The decline in the waiting list appears to be linked to the introduction of the Corporation’s Options and Advice service, which was implemented nationally in June 2010. In the 12 months before implementation, around 56 percent of customers seeking housing assistance from the Corporation had a housing needs assessment. In the 12 months following implementation, this had decreased to 32 percent”.

                • Belladonna

                  The recent blow out of the State house waiting list is almost entirely due to the exponential increase in rental costs. People who 10 years ago could afford to rent in the 'open market' now can't do so, and are waiting for state housing (while in temp accommodation or crowding in with family).

                  The hospital waiting list increase is largely (but not entirely) attributable to the lockdowns from Covid, and the consequent delay of routine (and not so routine) surgery and treatment. One of the reasons that it's so bad in the Auckland Region, is that Auckland had more and longer lockdowns than anywhere else.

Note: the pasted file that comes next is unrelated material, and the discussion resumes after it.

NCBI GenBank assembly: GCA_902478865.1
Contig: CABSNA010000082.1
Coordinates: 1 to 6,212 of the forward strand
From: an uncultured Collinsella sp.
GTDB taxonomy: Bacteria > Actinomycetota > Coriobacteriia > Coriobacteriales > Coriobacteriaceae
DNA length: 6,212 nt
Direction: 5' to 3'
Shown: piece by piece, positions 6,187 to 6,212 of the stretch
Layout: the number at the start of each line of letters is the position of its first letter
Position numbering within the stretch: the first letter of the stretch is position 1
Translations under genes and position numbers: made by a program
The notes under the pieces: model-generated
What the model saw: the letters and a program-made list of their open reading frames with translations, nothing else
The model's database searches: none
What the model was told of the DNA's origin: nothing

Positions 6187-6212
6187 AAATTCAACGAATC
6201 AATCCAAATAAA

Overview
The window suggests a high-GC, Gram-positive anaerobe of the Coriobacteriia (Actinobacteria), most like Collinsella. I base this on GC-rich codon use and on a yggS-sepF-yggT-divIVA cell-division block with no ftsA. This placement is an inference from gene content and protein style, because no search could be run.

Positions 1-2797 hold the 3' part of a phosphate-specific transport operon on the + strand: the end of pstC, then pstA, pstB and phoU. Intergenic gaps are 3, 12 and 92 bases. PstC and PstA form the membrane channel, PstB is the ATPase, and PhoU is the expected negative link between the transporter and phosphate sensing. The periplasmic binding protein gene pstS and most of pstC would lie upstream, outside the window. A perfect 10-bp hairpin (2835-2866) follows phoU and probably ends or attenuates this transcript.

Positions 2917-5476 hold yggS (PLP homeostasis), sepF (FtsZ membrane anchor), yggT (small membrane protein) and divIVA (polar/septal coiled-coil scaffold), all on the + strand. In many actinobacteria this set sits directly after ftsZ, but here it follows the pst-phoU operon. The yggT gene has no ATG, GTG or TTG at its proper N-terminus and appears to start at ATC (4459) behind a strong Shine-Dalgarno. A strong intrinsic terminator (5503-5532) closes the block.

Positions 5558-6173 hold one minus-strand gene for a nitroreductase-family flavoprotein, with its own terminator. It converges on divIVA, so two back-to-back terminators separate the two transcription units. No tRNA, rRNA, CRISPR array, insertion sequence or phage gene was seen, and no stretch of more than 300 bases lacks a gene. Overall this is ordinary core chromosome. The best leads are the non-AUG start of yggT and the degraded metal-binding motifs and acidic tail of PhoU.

TBH I really doubt that the newly announced nationalization of the waiting lists is going to achieve much. It's shifting deckchairs on the Titanic. No hospital has operating theatres and surgical teams sitting twiddling their thumbs waiting for customers. And it has the potential to be massively unpopular (e.g. if you were on a 6-month waiting list for knee surgery, and it's now 18 months as people from the rest of NZ are flown in to fill up the spaces ahead of you). People waiting for treatment tend (rather naturally) to focus on themselves and their needs, not on what is 'fair' across NZ.

                  The proposal to issue ongoing contracts for routine surgery to private hospitals – may make a difference – but it certainly sounds … odd … coming from a Labour Government.

                  What is really needed is massive investment at the grass-roots level in public health. Still not seeing this (or any signs of it) from the Government. Where are the training incentives (fees-free for nurses, & radiologists), or the student loan forgiveness schemes for hard-to-staff areas, or the immigration fast-track for nurses and allied professionals, or the instruction to health boards to hire to the maximum cap, rather than depending on bureau staff for cover, or the mandate to crack open the medical guilds and actually start training as many doctors, dentists, and psychologists as we need as a country (not the number which will protect the high salaries of the current professionals).